“Let’s start with what usually appears as the protein source and the primary ingredient in pet food: Meat byproducts or meat meal. Both are euphemisms for the parts of animals that wouldn’t be considered meat by any smart consumer. The well-known phrase “meat byproducts” is a misnomer since these byproducts contain little, if any meat at all. These are the parts of the animal left over after the meat has been stripped away from the bone. “Chicken by-products include head, feet, entrails, lungs, spleen, kidneys, brain, liver, stomach, bones, blood, intestines, and any other parts of the carcass not fit for human consumption,” writes Henry Pasternak in Healing Animals with Nature’s Cures.
Meat meal can contain the boiled down flesh of animals we would find unacceptable for consumption. This can include zoo animals, road kill, and 4-D (dead, diseased, disabled, dying) livestock. Most shockingly, this can also include dogs and cats. That’s right, your pets could be cannibals. Fast Food Nation author Eric Schlosserwrites, “Although leading American manufacturers promise never to put rendered pets into their pet food, it is still legal to do so. A Canadian company, Sanimal Inc., was putting 40,000 pounds of dead dogs and dead cats into its dog and cat food every week, until discontinuing the practice in June 2001. “This food is healthy and good,” said the company’s vice president of procurement, responding to critics, ”but some people don’t like to see meat meal that contains any pets.”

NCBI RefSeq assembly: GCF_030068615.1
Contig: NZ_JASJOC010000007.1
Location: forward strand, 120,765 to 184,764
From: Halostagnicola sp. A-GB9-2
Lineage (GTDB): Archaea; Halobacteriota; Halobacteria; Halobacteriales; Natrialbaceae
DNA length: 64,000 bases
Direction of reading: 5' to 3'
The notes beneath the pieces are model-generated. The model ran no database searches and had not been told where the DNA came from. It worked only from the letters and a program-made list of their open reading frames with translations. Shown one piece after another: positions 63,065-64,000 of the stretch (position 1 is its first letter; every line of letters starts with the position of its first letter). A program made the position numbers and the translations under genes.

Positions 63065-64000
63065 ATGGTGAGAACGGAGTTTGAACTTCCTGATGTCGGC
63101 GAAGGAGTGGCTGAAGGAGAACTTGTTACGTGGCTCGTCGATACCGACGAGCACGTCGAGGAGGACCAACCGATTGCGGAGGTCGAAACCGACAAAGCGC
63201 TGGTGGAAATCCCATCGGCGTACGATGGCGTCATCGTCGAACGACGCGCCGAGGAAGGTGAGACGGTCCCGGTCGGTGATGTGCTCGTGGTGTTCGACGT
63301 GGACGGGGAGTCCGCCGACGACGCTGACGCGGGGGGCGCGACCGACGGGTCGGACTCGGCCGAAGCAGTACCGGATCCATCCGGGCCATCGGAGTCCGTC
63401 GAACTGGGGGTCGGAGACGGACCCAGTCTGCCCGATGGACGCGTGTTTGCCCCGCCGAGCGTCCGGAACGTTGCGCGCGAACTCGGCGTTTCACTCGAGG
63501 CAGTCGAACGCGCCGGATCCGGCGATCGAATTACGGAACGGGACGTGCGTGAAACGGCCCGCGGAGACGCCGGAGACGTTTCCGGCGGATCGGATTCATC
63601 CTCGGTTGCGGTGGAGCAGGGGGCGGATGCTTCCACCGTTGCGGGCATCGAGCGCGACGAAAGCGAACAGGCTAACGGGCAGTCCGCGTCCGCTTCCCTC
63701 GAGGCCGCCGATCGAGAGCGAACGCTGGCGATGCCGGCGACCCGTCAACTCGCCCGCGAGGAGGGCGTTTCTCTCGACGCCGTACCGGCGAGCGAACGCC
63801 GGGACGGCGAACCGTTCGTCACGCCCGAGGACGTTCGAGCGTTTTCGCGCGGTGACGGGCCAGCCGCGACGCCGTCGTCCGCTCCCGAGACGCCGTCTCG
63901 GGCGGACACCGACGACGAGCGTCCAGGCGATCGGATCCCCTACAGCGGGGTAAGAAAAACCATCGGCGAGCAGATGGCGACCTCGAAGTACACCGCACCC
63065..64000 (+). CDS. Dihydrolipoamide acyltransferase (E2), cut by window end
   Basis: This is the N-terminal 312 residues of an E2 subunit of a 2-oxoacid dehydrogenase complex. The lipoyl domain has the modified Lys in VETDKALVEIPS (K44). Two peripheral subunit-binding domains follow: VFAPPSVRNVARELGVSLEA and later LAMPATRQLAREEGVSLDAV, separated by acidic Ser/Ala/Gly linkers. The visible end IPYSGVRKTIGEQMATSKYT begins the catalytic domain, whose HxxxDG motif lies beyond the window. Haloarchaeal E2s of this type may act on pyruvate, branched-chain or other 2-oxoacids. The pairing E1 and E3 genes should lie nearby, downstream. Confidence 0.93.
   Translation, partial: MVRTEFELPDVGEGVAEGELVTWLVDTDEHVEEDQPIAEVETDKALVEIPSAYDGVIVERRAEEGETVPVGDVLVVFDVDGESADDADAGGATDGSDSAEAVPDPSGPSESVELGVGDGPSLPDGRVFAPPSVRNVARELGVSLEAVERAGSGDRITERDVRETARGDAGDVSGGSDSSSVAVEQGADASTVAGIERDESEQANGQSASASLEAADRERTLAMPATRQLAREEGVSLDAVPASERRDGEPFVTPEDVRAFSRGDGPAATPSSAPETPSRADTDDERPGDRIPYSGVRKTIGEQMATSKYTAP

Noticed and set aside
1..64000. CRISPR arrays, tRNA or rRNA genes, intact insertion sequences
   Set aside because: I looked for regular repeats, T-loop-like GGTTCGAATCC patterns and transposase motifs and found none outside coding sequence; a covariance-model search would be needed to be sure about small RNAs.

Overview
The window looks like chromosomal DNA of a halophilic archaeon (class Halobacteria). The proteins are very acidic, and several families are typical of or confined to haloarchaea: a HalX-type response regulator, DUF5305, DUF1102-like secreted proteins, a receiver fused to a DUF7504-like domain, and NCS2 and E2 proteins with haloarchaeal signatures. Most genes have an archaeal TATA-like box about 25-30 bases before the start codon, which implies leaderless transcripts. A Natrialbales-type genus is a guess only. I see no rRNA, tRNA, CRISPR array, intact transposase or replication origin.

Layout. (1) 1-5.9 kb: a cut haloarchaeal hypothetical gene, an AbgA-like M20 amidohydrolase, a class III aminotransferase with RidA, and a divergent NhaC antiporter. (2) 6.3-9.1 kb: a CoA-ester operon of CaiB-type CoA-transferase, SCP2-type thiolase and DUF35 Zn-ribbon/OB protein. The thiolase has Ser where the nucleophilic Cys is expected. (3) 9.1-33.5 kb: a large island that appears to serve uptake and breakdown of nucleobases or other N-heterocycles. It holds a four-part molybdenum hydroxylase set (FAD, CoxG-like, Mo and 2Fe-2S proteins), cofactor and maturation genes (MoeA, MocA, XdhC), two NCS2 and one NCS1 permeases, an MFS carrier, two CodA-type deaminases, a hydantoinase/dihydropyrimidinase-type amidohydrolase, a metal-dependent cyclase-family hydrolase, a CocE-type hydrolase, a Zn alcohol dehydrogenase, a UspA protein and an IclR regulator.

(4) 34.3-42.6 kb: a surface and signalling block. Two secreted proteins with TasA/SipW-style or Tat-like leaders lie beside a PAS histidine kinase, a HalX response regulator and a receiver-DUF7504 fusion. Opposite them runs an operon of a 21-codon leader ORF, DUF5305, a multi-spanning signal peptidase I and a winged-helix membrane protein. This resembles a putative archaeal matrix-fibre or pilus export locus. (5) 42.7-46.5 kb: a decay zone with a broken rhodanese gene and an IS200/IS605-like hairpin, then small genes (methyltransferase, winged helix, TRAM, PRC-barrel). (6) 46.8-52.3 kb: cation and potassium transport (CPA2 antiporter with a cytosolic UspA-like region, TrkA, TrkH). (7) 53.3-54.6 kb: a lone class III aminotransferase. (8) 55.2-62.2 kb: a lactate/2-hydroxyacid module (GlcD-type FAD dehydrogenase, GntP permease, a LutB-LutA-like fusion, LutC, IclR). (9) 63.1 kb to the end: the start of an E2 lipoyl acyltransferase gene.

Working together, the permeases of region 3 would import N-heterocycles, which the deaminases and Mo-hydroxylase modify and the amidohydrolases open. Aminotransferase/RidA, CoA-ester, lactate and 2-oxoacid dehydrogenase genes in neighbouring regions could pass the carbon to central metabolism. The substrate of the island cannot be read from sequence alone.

You really shouldn’t even need to be vegan to be turned off of eating Gelatin is obtained by boiling skin, tendons, ligaments, and/or bones with water, usually obtained from cows or pigs. It is a by product of the meat and leather industry, both of which cruelty is innate.
It is used in shampoos, face masks, and other cosmetics; as a thickener for fruit gelatins and puddings (such as Jell-O); in candies, marshmallows, cakes, ice cream, and yogurts; and sometimes in vitamins as a coating and as capsules.
DITCH THIS DISGUSTING PRODUCT! IT IS CERTAINLY NOT CRUELTY FREE OR APPEALING AFTER KNOWING WHERE IT COMES FROM. GOOD NEWS IS THERE IS AN ALTERNATIVE ON THE MARKET CALLED “AGAR AGAR” WHICH IS DERIVED FROM A TYPE OF SEA WEED.
“Kosher symbols and markings are not reliable indicators on which vegans or vegetarians should base their purchasing decisions. This issue is complex, but the “K” or “Kosher” symbols basically mean that the food-manufacturing process was overseen by a rabbi, who theoretically ensures that it meets Hebrew dietary laws. The food also may not contain both dairy products and meat, but it may contain one or the other. “P” or “Parve” means that the product contains no meat or dairy products, but it may contain fish or eggs. Kosher gelatin is usually made from a fish source. “D,” as in “Kosher D,” means that the product either contains milk or was made with dairy machinery. For example, a chocolate and peanut candy may be marked “Kosher D” even if it doesn’t contain milk because the nondairy chocolate was manufactured on machinery that also made milk chocolate.” states PETA – People for the Ethical Treatment of Animals (PETA): The animal rights organization